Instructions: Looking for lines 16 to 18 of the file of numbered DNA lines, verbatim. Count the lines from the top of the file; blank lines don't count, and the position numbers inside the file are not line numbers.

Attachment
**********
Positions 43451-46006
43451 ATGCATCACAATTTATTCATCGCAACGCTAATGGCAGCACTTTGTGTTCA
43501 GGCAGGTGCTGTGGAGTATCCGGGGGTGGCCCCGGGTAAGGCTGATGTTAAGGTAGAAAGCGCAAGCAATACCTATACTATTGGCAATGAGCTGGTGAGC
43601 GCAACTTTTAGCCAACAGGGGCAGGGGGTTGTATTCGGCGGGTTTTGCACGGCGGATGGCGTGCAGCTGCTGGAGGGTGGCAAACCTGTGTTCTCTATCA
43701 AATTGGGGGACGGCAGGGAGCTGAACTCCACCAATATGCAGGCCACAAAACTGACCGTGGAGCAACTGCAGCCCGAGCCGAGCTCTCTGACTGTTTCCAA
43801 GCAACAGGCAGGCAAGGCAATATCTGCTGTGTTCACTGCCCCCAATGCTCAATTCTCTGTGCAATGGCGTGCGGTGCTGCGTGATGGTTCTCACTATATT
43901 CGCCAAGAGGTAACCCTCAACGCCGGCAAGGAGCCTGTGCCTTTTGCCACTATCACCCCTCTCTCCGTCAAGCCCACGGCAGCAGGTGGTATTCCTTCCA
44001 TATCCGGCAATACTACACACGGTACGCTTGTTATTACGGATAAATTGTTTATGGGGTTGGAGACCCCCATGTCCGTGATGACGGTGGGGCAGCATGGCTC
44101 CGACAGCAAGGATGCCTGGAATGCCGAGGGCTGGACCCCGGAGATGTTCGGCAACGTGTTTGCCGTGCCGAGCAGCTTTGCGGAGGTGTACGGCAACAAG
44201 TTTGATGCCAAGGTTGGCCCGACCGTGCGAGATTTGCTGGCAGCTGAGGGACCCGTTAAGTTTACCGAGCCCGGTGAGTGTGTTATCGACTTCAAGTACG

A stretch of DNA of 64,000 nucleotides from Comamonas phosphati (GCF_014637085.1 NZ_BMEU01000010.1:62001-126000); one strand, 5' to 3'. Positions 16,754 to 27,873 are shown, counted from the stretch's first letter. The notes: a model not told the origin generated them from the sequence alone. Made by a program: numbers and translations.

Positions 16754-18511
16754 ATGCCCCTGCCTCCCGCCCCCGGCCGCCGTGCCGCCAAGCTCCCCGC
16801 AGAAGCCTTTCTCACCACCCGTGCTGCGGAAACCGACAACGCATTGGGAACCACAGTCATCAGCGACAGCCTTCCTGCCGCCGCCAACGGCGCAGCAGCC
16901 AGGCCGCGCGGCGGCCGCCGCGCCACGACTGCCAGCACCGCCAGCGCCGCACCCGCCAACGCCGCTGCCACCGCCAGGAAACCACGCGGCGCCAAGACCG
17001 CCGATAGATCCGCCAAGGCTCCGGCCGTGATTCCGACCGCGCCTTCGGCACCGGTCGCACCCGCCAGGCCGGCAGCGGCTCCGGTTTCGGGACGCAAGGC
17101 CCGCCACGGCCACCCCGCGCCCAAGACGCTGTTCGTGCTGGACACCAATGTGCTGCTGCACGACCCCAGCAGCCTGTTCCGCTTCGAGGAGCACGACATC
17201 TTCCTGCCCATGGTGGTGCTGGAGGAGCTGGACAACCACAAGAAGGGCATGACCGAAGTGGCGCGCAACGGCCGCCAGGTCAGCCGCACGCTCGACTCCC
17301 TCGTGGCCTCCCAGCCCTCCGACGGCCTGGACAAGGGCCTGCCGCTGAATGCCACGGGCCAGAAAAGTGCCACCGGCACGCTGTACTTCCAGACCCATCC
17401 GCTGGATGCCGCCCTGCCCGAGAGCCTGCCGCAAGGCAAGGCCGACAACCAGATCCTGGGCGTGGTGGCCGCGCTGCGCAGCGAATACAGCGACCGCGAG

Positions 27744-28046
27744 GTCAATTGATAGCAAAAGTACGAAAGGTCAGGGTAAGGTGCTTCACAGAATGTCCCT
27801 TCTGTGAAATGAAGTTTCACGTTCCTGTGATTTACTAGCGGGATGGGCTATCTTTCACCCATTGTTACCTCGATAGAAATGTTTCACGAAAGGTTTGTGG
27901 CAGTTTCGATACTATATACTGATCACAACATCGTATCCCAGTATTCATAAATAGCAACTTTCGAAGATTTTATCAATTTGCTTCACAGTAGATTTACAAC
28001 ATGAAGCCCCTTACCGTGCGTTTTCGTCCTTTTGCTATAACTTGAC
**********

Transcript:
17001 CCGATAGATCCGCCAAGGCTCCGGCCGTGATTCCGACCGCGCCTTCGGCACCGGTCGCACCCGCCAGGCCGGCAGCGGCTCCGGTTTCGGGACGCAAGGC
17101 CCGCCACGGCCACCCCGCGCCCAAGACGCTGTTCGTGCTGGACACCAATGTGCTGCTGCACGACCCCAGCAGCCTGTTCCGCTTCGAGGAGCACGACATC
17201 TTCCTGCCCATGGTGGTGCTGGAGGAGCTGGACAACCACAAGAAGGGCATGACCGAAGTGGCGCGCAACGGCCGCCAGGTCAGCCGCACGCTCGACTCCC